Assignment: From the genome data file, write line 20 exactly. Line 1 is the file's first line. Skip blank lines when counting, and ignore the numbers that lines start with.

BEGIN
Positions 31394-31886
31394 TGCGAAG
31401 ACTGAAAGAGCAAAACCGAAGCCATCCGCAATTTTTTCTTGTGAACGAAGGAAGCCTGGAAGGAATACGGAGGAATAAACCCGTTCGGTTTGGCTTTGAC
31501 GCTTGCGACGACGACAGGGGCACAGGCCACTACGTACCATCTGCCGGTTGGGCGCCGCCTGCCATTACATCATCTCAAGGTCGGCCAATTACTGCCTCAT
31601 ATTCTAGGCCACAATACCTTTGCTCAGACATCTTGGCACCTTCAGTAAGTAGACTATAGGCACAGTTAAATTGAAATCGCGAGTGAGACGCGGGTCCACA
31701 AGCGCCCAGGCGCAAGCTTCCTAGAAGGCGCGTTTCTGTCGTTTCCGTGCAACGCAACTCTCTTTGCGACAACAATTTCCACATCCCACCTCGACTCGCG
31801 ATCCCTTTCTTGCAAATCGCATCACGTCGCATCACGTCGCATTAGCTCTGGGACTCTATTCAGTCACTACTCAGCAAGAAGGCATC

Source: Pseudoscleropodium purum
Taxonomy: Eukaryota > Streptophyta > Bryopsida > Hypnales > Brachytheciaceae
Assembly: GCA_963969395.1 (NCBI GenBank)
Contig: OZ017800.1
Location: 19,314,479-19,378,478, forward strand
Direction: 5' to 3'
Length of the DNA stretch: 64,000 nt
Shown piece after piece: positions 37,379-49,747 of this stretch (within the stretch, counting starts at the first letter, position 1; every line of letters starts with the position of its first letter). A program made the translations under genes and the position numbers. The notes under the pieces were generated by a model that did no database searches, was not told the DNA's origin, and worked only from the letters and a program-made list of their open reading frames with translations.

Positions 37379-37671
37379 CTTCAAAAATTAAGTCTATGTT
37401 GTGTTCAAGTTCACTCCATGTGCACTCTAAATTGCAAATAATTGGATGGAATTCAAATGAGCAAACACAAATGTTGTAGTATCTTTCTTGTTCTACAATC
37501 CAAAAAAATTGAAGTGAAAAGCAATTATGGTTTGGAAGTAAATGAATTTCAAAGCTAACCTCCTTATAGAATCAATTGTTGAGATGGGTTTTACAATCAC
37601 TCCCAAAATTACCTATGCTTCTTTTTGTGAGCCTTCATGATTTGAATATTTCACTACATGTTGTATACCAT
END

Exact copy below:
37601 TCCCAAAATTACCTATGCTTCTTTTTGTGAGCCTTCATGATTTGAATATTTCACTACATGTTGTATACCAT